Do banking sector and stock market development matter for economic growth?

Abstract

Financial development as a concept is multifaceted with no clear measurement or definition. Inference via individual proxies may result in an incomplete understanding of the relationship between financial development and economic growth, since sole proxies are unlikely to capture the true capacity of financial development. To address this issue, this paper utilizes a multiple indicators multiple causes (MIMIC) model to create a more complete measure of financial development. In doing this, we treat banking sector and stock market developments as two latent indicators of financial development and use the MIMIC model to predict them which are used as their proxies. Using data from 101 countries over the period 1990–2014, we use the predicted values of the two latent variables as regressors, among other controls, in the growth regression. We find a robust negative relationship between banking sector development and economic growth, whereas the effect of stock market development on economic growth is positive up to a threshold after which the effect becomes negative.

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Fig. 1
Fig. 2

Notes

  1. 1.

    Financial depth in general refers using private credit as a fraction of GDP as a measure; but the concept of financial development is much broader (see de la Torre et al. 2011 for details).

  2. 2.

    For details see Levine (2002).

  3. 3.

    Differently, Rose and Spiegel (2012) used the MIMIC model to examine the causes and consequences of 2008 financial crisis.

  4. 4.

    See Arellano and Bover (1995) and Blundell and Bond (1998) for details.

  5. 5.

    See Čihák et al. (2012) for details and various update of the same data set over the years.

  6. 6.

    For both banking sector and the stock market, we used different indicators to measure depth and efficiency. The results remain qualitatively similar to those reported in the paper.

  7. 7.

    For details on these indicators and classification, see Čihák et al. (2012).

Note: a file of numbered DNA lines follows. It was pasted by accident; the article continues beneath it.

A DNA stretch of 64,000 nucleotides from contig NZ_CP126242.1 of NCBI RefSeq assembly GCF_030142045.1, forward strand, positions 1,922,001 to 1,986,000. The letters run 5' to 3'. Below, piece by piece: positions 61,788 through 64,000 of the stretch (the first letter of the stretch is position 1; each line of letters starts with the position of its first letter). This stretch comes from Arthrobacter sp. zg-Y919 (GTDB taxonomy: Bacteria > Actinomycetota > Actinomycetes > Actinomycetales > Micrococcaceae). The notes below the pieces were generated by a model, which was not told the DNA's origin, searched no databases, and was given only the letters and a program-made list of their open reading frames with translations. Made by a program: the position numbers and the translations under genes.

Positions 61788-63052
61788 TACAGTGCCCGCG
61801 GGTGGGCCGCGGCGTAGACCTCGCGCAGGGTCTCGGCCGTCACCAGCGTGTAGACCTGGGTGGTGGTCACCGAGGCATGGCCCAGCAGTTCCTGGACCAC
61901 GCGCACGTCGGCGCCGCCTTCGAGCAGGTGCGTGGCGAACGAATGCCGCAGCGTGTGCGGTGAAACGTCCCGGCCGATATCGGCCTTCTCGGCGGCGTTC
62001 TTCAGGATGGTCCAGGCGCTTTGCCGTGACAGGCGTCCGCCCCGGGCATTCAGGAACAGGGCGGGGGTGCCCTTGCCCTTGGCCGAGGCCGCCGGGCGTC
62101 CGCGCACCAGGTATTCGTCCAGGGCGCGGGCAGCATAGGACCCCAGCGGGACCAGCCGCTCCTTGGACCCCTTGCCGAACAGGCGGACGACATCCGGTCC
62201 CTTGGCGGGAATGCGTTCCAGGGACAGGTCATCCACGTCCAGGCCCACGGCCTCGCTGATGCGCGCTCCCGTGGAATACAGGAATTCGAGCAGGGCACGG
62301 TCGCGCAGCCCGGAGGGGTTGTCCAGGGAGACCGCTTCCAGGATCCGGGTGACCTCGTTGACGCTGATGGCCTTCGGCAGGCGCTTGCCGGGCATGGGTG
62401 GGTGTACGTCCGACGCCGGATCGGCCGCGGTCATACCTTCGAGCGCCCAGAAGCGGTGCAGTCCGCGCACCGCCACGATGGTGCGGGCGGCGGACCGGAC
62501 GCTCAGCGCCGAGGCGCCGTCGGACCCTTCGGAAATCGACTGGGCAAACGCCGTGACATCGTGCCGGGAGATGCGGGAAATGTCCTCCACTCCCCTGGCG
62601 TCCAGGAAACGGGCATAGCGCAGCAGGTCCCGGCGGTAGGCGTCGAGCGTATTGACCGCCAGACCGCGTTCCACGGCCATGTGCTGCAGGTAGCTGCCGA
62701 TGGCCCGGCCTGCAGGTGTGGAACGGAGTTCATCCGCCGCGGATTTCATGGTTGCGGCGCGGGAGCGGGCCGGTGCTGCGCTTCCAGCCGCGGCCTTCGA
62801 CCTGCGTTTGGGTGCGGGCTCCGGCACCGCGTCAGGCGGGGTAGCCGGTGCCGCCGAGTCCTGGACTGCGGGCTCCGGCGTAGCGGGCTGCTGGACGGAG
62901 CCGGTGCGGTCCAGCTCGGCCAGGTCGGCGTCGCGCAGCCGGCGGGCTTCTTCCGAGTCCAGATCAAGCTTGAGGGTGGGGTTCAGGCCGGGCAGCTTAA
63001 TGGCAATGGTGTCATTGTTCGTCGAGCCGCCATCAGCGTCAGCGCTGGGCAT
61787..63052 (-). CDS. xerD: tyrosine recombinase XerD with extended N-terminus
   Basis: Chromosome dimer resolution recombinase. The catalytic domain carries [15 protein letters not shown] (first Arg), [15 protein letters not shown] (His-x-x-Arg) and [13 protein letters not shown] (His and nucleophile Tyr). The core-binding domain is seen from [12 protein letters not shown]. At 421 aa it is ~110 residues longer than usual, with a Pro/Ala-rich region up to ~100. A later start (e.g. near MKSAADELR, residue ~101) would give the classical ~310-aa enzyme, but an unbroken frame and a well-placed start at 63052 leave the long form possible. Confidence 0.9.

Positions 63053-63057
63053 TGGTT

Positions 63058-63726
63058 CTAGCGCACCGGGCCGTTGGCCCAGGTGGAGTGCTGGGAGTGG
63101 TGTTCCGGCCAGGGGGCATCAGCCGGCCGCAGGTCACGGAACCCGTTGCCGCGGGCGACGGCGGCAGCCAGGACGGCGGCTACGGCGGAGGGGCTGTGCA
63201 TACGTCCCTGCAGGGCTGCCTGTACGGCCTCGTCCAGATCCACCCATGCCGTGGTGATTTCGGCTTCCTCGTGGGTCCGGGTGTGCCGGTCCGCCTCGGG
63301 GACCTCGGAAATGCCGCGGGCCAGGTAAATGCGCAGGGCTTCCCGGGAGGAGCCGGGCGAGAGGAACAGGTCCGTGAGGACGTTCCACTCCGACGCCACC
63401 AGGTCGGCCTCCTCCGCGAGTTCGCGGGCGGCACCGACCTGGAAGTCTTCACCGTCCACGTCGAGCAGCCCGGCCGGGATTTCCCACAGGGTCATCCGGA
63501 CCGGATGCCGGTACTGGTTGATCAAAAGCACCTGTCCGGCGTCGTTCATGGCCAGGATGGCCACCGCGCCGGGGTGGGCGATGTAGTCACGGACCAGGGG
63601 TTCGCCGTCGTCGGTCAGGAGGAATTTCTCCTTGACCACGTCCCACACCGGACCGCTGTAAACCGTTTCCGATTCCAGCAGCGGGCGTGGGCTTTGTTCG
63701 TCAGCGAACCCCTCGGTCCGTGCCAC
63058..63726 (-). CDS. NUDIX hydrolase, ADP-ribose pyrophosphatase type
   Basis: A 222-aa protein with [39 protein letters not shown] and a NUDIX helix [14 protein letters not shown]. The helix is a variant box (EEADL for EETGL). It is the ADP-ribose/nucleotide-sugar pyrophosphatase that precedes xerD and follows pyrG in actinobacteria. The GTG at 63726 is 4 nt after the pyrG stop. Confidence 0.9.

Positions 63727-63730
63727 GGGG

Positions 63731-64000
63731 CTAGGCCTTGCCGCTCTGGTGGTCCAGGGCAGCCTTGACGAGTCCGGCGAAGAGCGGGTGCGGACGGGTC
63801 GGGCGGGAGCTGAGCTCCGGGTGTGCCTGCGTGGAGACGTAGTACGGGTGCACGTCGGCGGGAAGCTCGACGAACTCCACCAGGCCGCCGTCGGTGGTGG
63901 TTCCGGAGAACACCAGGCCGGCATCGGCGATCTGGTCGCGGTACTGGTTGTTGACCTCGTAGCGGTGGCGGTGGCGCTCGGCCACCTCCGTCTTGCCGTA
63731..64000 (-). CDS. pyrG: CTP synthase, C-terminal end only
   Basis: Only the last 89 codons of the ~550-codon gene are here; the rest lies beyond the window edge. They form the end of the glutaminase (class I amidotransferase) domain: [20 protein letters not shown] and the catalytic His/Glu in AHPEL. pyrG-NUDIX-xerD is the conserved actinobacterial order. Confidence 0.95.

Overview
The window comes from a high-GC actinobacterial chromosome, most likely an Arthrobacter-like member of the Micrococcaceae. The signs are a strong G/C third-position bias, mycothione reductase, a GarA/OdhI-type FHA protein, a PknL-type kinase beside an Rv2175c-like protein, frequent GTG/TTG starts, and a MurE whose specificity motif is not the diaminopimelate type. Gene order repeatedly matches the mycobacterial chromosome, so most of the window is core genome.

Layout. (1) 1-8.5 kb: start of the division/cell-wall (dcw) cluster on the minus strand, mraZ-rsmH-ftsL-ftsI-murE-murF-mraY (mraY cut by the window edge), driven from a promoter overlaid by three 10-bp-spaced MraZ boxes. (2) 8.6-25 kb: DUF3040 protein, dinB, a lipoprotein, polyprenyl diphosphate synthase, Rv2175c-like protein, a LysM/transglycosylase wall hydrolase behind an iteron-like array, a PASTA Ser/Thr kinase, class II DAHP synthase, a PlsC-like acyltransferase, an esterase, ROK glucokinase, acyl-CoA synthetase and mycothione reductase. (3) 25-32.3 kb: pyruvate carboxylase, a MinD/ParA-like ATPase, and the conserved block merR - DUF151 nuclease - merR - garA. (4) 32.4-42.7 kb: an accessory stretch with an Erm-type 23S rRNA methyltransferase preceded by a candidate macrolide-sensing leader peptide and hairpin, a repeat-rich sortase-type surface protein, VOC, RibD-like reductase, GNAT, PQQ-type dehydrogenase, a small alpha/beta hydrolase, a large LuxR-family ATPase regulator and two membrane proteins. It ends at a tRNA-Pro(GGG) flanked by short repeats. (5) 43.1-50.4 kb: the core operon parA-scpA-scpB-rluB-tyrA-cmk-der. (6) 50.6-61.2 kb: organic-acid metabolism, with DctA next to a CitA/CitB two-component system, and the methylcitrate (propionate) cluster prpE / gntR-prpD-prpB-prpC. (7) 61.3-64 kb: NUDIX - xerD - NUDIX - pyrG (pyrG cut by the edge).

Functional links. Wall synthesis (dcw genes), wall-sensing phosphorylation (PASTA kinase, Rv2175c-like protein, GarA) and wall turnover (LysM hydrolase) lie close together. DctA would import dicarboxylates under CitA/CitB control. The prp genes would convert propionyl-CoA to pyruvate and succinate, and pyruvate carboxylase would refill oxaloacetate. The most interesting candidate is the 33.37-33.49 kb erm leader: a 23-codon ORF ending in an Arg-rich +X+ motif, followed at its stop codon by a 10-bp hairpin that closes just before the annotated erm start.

8. 8.

    The reasons for not including accessibility measure as accessibility are completely different from the other measures that have been used.

  9. 9.

    These income groups are defined in the World Bank database.

  10. 10.

    In our sample, around 31% of observations has stock market turnover higher than the overall average, whereas 50% of observations is above the median.

  11. 11.

    Results are not reported here to save space but are available from the authors upon request.

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Correspondence to Subal C. Kumbhakar.

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We would like to thank Bertrand Candelon, Editor-in-Chief and an anonymous referee for helpful comments.

Appendices

Appendix 1

See Figs. 3, 4.

Fig. 3
figure3

Relationship between banking sector and stock market deveopment predicted latent construct all countries (1990–2014)

Fig. 4
figure4

Relationship between banking sector and stock market deveopment predicted latent construct all countries (1990–2014)

Appendix 2

See Table 6.

Table 6 Subsample analysis for all countries

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Cave, J., Chaudhuri, K. & Kumbhakar, S.C. Do banking sector and stock market development matter for economic growth?. Empir Econ 59, 1513–1535 (2020). https://doi.org/10.1007/s00181-019-01692-7

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Keywords

  • Financial development
  • Economic growth
  • Multiple indicators multiple causes

JEL Classification

  • C22
  • G20
  • O40